Tragedies keep OSU Greeks from Lake Shasta


Oregon State University's Greek houses have largely abandoned their annual Mother's Day weekend at Lake Shasta in the three years since a student committed suicide there.

Before the death of 23-year-old Gina Zalunardo, three or four dozen houseboats filled with Oregon State students would be on the lake in Northern California for the Mother's Day weekend. At the start of this weekend, however, only five boats had Oregon State students.

"It was huge. Huge. Every chapter had five or six boats. They got T-shirts printed for Shasta," said Ron Thiesen, who ran Campus Connection, a business that sold sweat shirts and other goods to the Greek community for nearly 25 years before closing last year. "It was going well before we opened up the store."

Shasta County Deputy Gary Van Dyne said the lake now is less popular as a college party locale at Oregon State and other schools.

From 2003-2005, there were anywhere from 160 to 220 student-occupied houseboats over the Memorial Day weekend, each with about 25 people. This year, he expected a maximum of 140, including Oregon State students who have largely abandoned the Mother's Day weekend for the trip and switched to the other holiday.

Van Dyne said the sharp rise in gas prices might explain some of the decline.

But Greek leaders openly advocated against Shasta after the death of Zalunardo, a member of the Delta Gamma sorority who hanged herself following an argument with a boyfriend.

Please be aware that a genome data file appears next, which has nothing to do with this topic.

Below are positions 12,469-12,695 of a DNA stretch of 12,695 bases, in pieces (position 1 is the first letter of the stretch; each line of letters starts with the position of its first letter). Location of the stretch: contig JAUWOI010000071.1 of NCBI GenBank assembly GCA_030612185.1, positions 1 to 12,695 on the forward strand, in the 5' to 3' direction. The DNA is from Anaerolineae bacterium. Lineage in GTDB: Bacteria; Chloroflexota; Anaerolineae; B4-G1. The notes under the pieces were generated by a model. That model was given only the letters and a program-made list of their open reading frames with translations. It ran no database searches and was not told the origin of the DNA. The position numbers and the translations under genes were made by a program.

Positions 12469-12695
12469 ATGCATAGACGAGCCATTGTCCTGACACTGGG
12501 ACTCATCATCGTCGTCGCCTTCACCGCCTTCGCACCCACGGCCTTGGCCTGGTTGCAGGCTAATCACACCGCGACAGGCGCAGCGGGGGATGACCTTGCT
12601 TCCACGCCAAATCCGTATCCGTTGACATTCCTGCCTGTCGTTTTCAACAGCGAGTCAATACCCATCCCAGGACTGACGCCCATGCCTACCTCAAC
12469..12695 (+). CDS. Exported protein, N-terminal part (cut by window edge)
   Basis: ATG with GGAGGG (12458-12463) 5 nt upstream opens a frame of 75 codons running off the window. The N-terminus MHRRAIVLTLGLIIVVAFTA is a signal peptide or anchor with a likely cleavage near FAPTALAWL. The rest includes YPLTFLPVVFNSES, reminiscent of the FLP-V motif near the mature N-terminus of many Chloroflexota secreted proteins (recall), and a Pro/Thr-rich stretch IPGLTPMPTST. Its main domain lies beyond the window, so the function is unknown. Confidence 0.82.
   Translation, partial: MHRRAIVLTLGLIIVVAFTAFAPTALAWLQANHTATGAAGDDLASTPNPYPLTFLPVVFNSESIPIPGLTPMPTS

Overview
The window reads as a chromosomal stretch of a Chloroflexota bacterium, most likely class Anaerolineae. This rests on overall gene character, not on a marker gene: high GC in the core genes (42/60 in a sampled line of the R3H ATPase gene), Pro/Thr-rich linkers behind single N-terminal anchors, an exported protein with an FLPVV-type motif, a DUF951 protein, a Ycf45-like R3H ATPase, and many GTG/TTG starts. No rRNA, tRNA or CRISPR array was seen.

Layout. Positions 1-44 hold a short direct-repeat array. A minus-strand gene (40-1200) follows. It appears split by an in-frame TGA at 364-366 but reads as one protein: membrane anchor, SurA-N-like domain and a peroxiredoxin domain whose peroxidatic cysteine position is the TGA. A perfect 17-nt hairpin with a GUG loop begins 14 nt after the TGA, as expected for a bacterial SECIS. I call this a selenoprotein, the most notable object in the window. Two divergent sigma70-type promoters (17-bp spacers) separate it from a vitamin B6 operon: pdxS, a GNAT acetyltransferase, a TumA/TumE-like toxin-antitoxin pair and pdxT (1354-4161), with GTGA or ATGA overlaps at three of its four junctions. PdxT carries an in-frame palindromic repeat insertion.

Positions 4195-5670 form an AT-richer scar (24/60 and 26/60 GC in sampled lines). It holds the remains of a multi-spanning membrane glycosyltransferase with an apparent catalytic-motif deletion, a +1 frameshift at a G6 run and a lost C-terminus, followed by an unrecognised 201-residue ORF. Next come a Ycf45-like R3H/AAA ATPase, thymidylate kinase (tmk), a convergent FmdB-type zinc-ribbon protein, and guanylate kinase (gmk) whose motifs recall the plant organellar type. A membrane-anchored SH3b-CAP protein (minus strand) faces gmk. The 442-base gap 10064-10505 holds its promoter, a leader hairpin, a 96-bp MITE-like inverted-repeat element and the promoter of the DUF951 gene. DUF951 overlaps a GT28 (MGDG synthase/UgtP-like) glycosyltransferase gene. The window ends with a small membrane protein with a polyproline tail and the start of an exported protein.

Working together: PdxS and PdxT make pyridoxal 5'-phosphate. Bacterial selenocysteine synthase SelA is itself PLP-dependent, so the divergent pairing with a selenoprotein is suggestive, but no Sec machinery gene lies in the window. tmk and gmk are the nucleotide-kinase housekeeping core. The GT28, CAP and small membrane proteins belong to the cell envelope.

Zalunardo, who had a blood-alcohol content of 0.14 percent, wasn't the first tragedy at Shasta for OSU. In 2001, Sigma Phi Epsilon fraternity member Sean Matsuda, 19, drowned when he slipped and fell from a houseboat. In 1992, 19-year-old Stacy Epping was swimming when a houseboat backed over her. She was caught in the propellers and her left leg had to be amputated. In 2005, University of Oregon student Joel Meyer drowned during Memorial Day weekend.

"When you really think about it, it's a terrible idea to involve booze and water. Unfortunately, it took a tragedy to make people realize how real the danger was," said Trevor Giroux, president of the OSU Interfraternity Council, who went to Shasta three years ago as a freshman, when it was hyped as a good way to blow off steam.

Sigma Phi Epsilon stopped going to Shasta the year after Matsuda's death.

"It was just a generally irresponsible thing for our house to be participating in," said Nick Eglitis, Sigma Phi Epsilon president.

But not everyone has stopped going to the event, which typically starts with skipped classes on Thursday and Friday. Kevin Kelley, operations manager for Holiday Harbor, which rents houseboats on Lake Shasta, said some OSU students have switched to Memorial Day weekend instead of Mother's Day.

The switch typically provides better weather, and an extra day to party.


Information from: Gazette-Times,

Share This Story